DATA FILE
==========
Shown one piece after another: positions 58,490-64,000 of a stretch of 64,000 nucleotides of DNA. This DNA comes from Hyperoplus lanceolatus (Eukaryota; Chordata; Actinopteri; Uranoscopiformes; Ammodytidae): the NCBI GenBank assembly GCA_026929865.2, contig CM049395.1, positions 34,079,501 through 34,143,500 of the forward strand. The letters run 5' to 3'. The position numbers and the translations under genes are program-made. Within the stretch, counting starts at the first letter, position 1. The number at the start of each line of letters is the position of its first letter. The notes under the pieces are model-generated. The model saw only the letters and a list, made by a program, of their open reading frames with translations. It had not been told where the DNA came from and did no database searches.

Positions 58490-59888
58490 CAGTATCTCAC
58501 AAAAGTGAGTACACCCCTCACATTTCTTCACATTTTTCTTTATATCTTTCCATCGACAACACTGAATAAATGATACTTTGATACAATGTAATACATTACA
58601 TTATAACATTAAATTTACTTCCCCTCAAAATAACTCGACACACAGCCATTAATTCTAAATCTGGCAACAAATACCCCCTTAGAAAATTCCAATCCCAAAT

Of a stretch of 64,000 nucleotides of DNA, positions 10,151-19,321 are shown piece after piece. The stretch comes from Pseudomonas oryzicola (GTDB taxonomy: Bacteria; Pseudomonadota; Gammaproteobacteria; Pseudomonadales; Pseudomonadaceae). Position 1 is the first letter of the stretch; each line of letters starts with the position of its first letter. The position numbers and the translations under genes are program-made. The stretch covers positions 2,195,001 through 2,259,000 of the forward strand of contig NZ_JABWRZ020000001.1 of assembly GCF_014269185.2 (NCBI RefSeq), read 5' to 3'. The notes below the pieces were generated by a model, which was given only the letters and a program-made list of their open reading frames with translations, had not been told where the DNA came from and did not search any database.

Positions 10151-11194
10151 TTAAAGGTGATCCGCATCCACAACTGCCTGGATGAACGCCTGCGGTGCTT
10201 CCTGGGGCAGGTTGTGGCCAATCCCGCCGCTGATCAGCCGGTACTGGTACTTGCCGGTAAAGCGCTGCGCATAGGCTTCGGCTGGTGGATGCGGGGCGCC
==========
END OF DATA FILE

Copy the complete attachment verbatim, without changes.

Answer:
Shown one piece after another: positions 58,490-64,000 of a stretch of 64,000 nucleotides of DNA. This DNA comes from Hyperoplus lanceolatus (Eukaryota; Chordata; Actinopteri; Uranoscopiformes; Ammodytidae): the NCBI GenBank assembly GCA_026929865.2, contig CM049395.1, positions 34,079,501 through 34,143,500 of the forward strand. The letters run 5' to 3'. The position numbers and the translations under genes are program-made. Within the stretch, counting starts at the first letter, position 1. The number at the start of each line of letters is the position of its first letter. The notes under the pieces are model-generated. The model saw only the letters and a list, made by a program, of their open reading frames with translations. It had not been told where the DNA came from and did no database searches.

Positions 58490-59888
58490 CAGTATCTCAC
58501 AAAAGTGAGTACACCCCTCACATTTCTTCACATTTTTCTTTATATCTTTCCATCGACAACACTGAATAAATGATACTTTGATACAATGTAATACATTACA
58601 TTATAACATTAAATTTACTTCCCCTCAAAATAACTCGACACACAGCCATTAATTCTAAATCTGGCAACAAATACCCCCTTAGAAAATTCCAATCCCAAAT

Of a stretch of 64,000 nucleotides of DNA, positions 10,151-19,321 are shown piece after piece. The stretch comes from Pseudomonas oryzicola (GTDB taxonomy: Bacteria; Pseudomonadota; Gammaproteobacteria; Pseudomonadales; Pseudomonadaceae). Position 1 is the first letter of the stretch; each line of letters starts with the position of its first letter. The position numbers and the translations under genes are program-made. The stretch covers positions 2,195,001 through 2,259,000 of the forward strand of contig NZ_JABWRZ020000001.1 of assembly GCF_014269185.2 (NCBI RefSeq), read 5' to 3'. The notes below the pieces were generated by a model, which was given only the letters and a program-made list of their open reading frames with translations, had not been told where the DNA came from and did not search any database.

Positions 10151-11194
10151 TTAAAGGTGATCCGCATCCACAACTGCCTGGATGAACGCCTGCGGTGCTT
10201 CCTGGGGCAGGTTGTGGCCAATCCCGCCGCTGATCAGCCGGTACTGGTACTTGCCGGTAAAGCGCTGCGCATAGGCTTCGGCTGGTGGATGCGGGGCGCC